While watching the USA Women’s Soccer team win their first 2012 Olympic match-up with France, I was reminded of why I detested playing soccer in High School Phys-Ed class. There isn’t much for a field player to do except run … very fast on a huge field of play … for an extraordinary long period of time with nothing but short periods of rest; perhaps only a few seconds at a time. This is complicated by the fact that the feet used in running are also the primary tools used in moving the ball, which explains why there are often players seen lying on the field. Even if you are fortunate enough to have an opportunity to kick the ball (I used my head once and had a headache for a week), the time spent actually moving the ball is just a small fraction of the time spent running. Viewing the Olympic game, however, engendered a deep respect for the non-player on the field of play who runs with the best of them and has literally no rest at all – the center referee. Considering that they appear to be older than the players, perhaps retired players, their stamina and endurance is impressive. Players who get exhausted can at least get a substitute. Can you imagine the embarrassment, even the scandal of a referee who gets winded and can’t keep pace? I’m sure that the key is in a regimen of conditioning.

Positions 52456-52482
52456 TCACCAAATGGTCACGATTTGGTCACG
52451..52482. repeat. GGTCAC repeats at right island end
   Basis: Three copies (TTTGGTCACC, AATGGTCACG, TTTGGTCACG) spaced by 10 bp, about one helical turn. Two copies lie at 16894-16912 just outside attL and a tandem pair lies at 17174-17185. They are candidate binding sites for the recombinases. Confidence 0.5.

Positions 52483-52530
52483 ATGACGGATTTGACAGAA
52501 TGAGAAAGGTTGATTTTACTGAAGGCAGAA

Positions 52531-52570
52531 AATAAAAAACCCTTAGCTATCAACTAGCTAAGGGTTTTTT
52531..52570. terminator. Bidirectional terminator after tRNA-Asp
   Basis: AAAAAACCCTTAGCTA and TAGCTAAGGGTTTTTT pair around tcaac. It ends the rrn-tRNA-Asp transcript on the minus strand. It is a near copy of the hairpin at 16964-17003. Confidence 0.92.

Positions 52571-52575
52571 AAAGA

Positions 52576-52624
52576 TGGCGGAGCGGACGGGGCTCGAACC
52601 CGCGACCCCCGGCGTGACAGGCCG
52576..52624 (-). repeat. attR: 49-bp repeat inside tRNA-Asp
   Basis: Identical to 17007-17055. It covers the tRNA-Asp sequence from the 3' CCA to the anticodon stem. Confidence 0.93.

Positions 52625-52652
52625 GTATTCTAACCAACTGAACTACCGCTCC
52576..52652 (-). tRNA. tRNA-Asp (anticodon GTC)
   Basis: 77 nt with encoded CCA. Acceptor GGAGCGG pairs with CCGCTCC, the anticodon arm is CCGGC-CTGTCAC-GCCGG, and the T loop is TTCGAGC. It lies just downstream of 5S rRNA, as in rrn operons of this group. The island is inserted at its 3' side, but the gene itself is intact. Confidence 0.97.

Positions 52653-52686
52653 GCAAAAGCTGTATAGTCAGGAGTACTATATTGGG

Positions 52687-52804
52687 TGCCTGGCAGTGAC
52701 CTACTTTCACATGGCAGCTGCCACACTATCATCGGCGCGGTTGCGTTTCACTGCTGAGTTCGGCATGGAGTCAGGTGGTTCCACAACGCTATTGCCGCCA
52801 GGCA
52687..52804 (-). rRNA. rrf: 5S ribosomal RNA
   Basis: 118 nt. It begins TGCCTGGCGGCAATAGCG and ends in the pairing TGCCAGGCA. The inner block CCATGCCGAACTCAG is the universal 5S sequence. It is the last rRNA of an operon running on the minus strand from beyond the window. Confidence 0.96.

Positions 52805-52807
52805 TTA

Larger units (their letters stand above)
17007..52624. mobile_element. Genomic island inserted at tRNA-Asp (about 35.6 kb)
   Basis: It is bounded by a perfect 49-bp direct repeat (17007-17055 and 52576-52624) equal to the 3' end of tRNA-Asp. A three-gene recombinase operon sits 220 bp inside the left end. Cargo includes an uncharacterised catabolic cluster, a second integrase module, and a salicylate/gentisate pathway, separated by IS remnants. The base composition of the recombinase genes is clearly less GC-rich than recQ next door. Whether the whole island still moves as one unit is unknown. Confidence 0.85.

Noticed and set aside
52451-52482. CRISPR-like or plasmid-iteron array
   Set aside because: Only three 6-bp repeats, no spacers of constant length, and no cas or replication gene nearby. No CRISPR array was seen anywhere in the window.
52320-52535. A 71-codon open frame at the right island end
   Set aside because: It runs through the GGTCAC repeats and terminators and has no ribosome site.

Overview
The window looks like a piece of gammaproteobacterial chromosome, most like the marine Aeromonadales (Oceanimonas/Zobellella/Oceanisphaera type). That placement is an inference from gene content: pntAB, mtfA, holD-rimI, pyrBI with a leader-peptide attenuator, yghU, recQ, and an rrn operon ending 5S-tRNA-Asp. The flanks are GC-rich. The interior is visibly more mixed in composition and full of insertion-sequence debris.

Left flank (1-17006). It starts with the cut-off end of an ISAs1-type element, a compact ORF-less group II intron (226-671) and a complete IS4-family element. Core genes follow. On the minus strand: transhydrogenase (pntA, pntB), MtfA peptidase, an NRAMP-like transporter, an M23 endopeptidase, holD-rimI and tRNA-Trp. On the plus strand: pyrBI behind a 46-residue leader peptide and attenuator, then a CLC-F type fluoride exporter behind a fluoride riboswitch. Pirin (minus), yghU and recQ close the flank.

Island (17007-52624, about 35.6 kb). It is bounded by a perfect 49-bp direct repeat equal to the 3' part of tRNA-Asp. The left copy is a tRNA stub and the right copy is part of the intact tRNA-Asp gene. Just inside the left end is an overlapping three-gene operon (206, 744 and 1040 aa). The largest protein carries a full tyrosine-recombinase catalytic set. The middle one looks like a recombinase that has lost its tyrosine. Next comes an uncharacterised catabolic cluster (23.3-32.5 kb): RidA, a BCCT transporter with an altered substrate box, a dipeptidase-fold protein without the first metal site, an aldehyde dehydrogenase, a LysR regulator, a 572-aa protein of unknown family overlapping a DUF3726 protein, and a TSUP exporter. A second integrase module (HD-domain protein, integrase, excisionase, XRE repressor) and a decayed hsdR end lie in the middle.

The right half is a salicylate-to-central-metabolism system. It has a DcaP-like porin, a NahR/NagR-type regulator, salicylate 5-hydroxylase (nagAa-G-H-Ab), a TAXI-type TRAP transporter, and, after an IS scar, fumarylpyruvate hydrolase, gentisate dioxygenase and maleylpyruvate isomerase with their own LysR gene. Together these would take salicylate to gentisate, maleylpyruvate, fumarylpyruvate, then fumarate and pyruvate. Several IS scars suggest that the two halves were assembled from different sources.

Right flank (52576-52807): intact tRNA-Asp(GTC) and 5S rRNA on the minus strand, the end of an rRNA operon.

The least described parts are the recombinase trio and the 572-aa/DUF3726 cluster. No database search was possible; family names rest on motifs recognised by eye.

When engaged in the business of living as a believer on the field of life we, like the referee, do not have the luxury of calling for a substitute so that we can rest. And, like the referee, without the appropriate regimen of conditioning, embarrassment and even scandal might easily be the result.
I thought of the “spiritual Olympic arena” today when I read from Hebrews 11: Therefore, since we are surrounded by such a great cloud of witnesses, let us throw off everything that hinders and the sin that so easily entangles. And let us run with perseverance (endurance) the race marked out for us, fixing our eyes on Jesus, the pioneer and perfecter of faith. For the joy set before him he endured the cross, scorning its shame, and sat down at the right hand of the throne of God. Consider him who endured such opposition from sinners, so that you will not grow weary and lose heart.
I detested soccer as a teen-ager because the ball was rarely at the point I thought it was going to be when I arrived there. Consequently, I was always gasping for breath with aching lungs and weary legs after a lot of fruitless running after nothing. Hopefully for you, and for me, with the conditioning of the Word and the regimen of prayer, we will successfully complete the race and hear the One Who has gone before say, “Well done, thou good and faithful servant”. Until that time I’ll watch someone else play soccer and work harder on my spiritual conditioning.